David Horowitz, ‘Fight Back!’ Consumer Reporter Taken Hostage in 80s, Dies at 81

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David Horowitz, whose “Fight Back!” syndicated program made him perhaps the best-known consumer reporter in the U.S., has died. He was 81.

Horowitz had dementia and died on Thursday in Los Angeles, a family spokesman said.

“Fight Back! With David Horowitz” won multiple Emmys and a huge audience as Horowitz investigated product defects, tested advertising claims and confronted companies with customer complaints.

A popular feature on “Fight Back!” were commercial challenges, which included “products being dropped from a helicopter or being smashed with wrecking balls to test claims of strength” and even durability tests featuring an elephant, according to a family biography.

“Fight Back!” aired on KNBC-TV, where Horowitz was a consumer reporter for more than 15 years.

At its peak, the program was syndicated on dozens of TV stations across the country. Horowitz also made regular appearances on KNBC newscasts and on NBC’s “Today” show. He also had a popular radio program and a newspaper column and authored several best-selling books.

In 1993, Horowitz moved to KCBS-TV where he delivered “Fight Back!” segments during news broadcasts, according to the family biography.

“I don’t consider myself a consumer advocate,” Horowitz told the Los Angeles Times in 1988. “If you’re on television you have to really be broadcasting in the public interest … but you also have to be objective … I do a lot of stories where the consumer’s wrong — where they’re trying to rip off companies, too.”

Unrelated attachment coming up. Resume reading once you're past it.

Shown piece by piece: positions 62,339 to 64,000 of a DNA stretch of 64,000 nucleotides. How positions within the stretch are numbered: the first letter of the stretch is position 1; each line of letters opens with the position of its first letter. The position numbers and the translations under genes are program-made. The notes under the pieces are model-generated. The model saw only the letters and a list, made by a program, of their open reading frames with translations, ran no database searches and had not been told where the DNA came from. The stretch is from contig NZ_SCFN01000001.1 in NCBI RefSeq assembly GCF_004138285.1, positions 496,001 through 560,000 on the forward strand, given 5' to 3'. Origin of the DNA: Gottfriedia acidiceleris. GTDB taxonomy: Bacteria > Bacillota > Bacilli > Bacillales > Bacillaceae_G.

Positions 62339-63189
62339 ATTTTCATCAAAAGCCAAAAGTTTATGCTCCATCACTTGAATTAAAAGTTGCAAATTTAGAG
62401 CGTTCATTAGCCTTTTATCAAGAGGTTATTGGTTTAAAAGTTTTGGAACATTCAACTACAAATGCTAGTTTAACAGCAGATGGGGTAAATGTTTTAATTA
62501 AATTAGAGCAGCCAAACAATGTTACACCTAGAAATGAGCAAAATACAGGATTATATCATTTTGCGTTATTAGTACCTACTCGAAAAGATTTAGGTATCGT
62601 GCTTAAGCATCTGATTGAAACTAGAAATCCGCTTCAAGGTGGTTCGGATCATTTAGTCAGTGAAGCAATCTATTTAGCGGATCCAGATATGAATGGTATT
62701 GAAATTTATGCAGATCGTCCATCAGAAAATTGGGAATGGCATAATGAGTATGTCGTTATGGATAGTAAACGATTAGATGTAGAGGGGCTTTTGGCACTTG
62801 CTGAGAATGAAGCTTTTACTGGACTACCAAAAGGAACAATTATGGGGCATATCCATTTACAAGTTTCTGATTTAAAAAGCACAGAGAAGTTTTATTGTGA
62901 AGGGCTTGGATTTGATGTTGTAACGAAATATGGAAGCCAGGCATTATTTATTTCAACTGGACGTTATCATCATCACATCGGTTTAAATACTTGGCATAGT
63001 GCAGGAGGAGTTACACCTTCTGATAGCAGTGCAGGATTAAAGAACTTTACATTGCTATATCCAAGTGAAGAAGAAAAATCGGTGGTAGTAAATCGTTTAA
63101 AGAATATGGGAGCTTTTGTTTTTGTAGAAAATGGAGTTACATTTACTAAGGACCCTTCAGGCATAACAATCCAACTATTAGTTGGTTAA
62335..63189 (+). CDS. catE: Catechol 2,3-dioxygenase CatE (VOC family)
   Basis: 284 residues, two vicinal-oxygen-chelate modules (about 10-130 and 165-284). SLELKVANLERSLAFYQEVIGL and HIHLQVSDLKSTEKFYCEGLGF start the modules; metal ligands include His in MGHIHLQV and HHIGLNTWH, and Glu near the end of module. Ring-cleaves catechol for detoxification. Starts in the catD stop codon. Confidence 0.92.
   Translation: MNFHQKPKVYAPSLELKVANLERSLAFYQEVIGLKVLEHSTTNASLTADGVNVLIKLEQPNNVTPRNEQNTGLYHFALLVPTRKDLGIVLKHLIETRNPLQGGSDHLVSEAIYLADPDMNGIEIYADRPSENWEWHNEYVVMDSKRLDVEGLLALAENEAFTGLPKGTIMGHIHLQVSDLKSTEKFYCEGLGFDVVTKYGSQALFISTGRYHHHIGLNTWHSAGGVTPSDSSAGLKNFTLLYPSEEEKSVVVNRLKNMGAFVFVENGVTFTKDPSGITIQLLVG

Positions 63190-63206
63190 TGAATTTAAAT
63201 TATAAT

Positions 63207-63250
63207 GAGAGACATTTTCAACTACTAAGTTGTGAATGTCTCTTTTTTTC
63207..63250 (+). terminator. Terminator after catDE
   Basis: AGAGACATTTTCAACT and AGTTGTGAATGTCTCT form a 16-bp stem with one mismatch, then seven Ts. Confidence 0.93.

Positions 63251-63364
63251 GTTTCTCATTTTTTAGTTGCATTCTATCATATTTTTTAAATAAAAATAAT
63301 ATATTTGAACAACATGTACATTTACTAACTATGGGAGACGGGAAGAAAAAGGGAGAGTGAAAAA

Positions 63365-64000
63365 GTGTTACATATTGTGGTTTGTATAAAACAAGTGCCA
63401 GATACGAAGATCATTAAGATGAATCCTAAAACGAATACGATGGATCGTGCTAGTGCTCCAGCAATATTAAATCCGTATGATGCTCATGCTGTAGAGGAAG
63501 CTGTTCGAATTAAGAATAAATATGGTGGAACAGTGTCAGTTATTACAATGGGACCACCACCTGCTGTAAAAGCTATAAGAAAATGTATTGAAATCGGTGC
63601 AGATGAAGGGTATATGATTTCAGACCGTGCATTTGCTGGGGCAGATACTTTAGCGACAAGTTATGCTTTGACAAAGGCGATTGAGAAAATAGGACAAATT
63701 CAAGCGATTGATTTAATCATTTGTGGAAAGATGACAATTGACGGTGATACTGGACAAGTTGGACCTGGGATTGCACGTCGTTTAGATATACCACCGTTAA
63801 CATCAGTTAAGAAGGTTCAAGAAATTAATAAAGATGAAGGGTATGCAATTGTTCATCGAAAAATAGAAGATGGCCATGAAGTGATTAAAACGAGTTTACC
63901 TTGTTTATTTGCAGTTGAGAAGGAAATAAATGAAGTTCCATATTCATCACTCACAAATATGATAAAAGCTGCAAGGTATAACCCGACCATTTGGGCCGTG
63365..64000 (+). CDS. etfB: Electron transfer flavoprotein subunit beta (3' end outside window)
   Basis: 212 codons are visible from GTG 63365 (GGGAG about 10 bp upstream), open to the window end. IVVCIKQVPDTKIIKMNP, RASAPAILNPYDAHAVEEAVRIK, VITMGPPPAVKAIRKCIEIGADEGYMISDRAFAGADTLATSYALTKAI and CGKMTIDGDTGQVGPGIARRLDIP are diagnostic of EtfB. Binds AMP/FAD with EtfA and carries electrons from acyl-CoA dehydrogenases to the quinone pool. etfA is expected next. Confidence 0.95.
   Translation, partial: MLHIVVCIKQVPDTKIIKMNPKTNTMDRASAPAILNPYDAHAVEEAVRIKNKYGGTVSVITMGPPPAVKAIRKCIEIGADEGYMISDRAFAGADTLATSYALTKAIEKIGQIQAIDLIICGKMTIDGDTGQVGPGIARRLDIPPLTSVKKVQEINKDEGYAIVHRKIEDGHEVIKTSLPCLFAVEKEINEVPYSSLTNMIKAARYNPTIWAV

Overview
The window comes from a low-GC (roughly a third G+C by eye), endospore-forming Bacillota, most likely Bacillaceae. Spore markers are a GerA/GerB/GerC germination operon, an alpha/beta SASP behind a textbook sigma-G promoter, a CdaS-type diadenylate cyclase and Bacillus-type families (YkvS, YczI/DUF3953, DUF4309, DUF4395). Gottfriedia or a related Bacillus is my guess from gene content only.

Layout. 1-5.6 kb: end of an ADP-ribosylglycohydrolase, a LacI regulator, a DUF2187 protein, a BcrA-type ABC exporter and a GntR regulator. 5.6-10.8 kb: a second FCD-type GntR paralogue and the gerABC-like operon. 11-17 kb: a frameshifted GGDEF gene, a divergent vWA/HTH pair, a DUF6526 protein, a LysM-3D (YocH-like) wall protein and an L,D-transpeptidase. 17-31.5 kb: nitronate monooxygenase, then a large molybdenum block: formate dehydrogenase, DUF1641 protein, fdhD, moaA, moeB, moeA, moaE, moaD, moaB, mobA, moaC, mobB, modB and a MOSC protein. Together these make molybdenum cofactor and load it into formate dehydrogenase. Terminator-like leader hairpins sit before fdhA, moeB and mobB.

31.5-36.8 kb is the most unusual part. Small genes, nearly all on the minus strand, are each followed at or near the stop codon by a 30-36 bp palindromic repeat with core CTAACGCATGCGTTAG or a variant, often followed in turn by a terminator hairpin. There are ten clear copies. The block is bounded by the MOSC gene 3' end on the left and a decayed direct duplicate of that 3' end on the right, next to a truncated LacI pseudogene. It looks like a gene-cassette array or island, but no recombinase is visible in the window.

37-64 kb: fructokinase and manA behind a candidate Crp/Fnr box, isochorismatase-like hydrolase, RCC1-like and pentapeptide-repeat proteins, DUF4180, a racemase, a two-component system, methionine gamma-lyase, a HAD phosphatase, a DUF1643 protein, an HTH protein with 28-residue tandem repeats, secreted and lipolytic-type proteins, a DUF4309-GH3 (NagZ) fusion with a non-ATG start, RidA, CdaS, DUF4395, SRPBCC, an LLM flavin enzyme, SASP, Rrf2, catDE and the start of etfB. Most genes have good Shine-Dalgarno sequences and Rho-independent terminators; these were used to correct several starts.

In 1987, Horowitz was taken hostage during a KNBC-TV broadcast by a gunman with mental problems. The journalist read the man’s statements on camera although the hostage-taker didn’t realize the broadcast had been cut. The weapon turned out to be an empty BB gun.

The experience led Horowitz to join a successful campaign to outlaw realistic-looking toy guns in California and other states.

His reporting was criticized by some consumer advocates and reporters as being too concerned with showmanship and less-serious consumer concerns, such as whether a particular popcorn brand lived up to its advertising.

But the Chicago Tribune noted in 1987 that Horowitz waged successful campaigns to remove life-threatening sulfites from salad bars and to require automakers to install rear window collision-avoidance lights. He was honored by consumer groups and in 1981 became the first newsman to receive the Chief U.S. Postal Inspector’s Award for uncovering mail fraud, the Tribune reported.

Horowitz also took heat for his paid work for Better Books, which offered directories with ads, consumer tips and lists of Better Business Bureau members but collapsed into bankruptcy.

Horowitz was born on June 30, 1937, in the Bronx and held a master’s degree in journalism from Northwestern University. Before joining KNBC-TV in the 1970s, he worked for various newspapers and TV stations.

Horowitz also appeared as himself on episodes of “Silver Spoons,” ”ALF,” ”The Golden Girls” and “Saved by the Bell.”

Horowitz worked “to make the world a better and more honest place,” his family said in a statement.

He is survived by his wife, Suzanne, two daughters and two grandchildren.

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